You know, as a litigant, if not as a citizen, that you are close to nudging the bottom of the barrel of integrity when no less an august body than the country’s Constitutional Court declares that your legal flick-flacking is “litigious skulduggery”.
A person with a thinner political and societal skin than former president Jacob Zuma would have long since headed for the proverbial hills after taking so many losses in the extended legal fight to avoid having to finally answer in court on charges of corruption.
That is still, let us not forget, the main event as far as Zuma is concerned. He has proven that he and his various teams of lawyers will leave no legal stone unturned – and will not shrink from importing irrelevant ones where necessary – to keep the wolves of the law from his door.
The words of the Constitutional Court, in turning down Zuma’s application for a rescission of its earlier judgment that he be jailed for 15 months for contempt of court, are damning.
Zuma, it confirmed, is not merely contemptuous of one court or legal process; he is contemptuous of our entire legal system.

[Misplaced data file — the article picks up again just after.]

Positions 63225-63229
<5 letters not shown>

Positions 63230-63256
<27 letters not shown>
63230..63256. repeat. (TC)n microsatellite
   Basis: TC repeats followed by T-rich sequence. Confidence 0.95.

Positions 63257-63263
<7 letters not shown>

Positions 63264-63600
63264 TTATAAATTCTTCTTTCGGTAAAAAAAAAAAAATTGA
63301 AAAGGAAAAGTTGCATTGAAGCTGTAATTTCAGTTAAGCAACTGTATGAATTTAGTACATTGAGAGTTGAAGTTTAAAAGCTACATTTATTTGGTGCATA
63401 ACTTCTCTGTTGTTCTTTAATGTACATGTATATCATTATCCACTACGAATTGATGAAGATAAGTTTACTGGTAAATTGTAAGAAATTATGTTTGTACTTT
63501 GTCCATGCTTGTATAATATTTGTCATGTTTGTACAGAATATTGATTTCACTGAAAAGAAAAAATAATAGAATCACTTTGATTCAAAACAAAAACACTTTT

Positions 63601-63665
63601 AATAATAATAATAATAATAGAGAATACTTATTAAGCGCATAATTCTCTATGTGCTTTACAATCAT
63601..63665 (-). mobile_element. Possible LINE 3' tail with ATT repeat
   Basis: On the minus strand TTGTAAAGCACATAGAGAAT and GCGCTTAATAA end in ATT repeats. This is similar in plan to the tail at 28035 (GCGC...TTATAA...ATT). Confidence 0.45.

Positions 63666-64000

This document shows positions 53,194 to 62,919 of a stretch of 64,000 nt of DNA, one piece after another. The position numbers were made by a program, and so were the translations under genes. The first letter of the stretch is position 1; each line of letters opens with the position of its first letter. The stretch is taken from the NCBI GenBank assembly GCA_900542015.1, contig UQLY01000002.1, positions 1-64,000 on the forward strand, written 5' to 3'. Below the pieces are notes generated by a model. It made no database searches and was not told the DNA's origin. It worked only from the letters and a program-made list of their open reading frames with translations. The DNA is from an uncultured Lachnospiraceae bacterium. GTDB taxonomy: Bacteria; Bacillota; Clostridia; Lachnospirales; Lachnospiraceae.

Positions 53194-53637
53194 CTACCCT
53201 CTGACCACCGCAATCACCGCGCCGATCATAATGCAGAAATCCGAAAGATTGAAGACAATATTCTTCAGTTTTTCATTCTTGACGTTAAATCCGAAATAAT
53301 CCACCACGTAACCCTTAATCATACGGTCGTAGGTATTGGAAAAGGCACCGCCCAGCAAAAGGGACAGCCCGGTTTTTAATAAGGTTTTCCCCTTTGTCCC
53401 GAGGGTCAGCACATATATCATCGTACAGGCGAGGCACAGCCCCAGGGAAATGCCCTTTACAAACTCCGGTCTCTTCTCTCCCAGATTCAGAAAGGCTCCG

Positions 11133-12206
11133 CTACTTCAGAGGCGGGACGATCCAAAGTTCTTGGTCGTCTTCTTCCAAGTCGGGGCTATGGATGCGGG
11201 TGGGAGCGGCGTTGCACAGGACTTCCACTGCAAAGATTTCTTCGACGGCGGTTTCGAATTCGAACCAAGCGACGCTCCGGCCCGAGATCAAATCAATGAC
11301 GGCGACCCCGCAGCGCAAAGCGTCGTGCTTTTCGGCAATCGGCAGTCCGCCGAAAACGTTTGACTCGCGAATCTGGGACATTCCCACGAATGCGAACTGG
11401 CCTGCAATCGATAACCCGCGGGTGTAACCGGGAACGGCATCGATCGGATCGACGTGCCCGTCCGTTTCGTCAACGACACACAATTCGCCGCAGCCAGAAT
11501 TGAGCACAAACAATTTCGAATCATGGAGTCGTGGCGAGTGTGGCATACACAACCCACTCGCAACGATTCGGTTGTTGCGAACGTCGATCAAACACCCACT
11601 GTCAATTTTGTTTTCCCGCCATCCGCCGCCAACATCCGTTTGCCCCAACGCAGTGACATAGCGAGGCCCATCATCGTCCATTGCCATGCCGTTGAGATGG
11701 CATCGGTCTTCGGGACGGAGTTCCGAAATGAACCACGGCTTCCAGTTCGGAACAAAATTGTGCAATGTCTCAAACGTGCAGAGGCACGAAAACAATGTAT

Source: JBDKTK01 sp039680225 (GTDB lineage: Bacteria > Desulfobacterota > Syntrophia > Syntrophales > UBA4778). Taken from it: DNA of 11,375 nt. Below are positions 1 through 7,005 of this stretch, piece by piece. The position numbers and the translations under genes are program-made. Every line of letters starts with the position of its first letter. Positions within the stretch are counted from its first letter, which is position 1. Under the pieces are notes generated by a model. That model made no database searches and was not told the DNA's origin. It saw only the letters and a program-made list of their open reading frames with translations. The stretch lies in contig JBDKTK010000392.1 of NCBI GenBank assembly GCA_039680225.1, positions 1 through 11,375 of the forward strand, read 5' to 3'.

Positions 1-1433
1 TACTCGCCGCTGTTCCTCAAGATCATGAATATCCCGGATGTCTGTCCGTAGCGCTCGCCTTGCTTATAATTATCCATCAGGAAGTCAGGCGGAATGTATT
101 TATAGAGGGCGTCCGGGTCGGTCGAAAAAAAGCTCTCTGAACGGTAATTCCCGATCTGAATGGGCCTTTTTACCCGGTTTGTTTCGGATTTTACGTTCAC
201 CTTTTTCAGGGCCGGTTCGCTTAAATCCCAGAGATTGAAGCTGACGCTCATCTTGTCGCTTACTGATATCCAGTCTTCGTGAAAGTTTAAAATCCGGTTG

He has already said as much when he claimed, in one of his many transparent attempts to deflect attention away from himself, that the judiciary needed to be subservient to the will of the people, as expressed by the party they elect at the polls.
That alone should be enough to convince anyone that this country dodged a potentially fatal bullet when Zuma was effectively sidelined with the decisions of the ANC’s elective conference at Nasrec in December 2017.
The decision of the Constitutional Court – and the harsh words it used – underlines the fact that Zuma is not above the law.
And a democracy where law is supreme is a strong democracy.